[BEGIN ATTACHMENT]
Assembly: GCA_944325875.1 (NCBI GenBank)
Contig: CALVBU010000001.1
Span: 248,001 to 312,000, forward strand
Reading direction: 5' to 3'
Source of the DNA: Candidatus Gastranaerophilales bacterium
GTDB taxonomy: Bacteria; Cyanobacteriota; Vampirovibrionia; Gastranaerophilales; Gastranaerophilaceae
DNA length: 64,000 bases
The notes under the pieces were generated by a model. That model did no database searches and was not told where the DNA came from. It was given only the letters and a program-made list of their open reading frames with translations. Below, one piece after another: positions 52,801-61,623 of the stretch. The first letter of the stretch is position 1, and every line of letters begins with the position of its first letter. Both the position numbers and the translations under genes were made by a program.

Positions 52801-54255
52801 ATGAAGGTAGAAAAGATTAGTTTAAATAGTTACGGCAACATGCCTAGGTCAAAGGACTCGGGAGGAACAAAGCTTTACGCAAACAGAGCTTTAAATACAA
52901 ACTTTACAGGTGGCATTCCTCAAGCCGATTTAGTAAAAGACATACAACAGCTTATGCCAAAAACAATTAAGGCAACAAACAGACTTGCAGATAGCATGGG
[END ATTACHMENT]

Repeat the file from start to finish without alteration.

Assembly: GCA_944325875.1 (NCBI GenBank)
Contig: CALVBU010000001.1
Span: 248,001 to 312,000, forward strand
Reading direction: 5' to 3'
Source of the DNA: Candidatus Gastranaerophilales bacterium
GTDB taxonomy: Bacteria; Cyanobacteriota; Vampirovibrionia; Gastranaerophilales; Gastranaerophilaceae
DNA length: 64,000 bases
The notes under the pieces were generated by a model. That model did no database searches and was not told where the DNA came from. It was given only the letters and a program-made list of their open reading frames with translations. Below, one piece after another: positions 52,801-61,623 of the stretch. The first letter of the stretch is position 1, and every line of letters begins with the position of its first letter. Both the position numbers and the translations under genes were made by a program.

Positions 52801-54255
52801 ATGAAGGTAGAAAAGATTAGTTTAAATAGTTACGGCAACATGCCTAGGTCAAAGGACTCGGGAGGAACAAAGCTTTACGCAAACAGAGCTTTAAATACAA
52901 ACTTTACAGGTGGCATTCCTCAAGCCGATTTAGTAAAAGACATACAACAGCTTATGCCAAAAACAATTAAGGCAACAAACAGACTTGCAGATAGCATGGG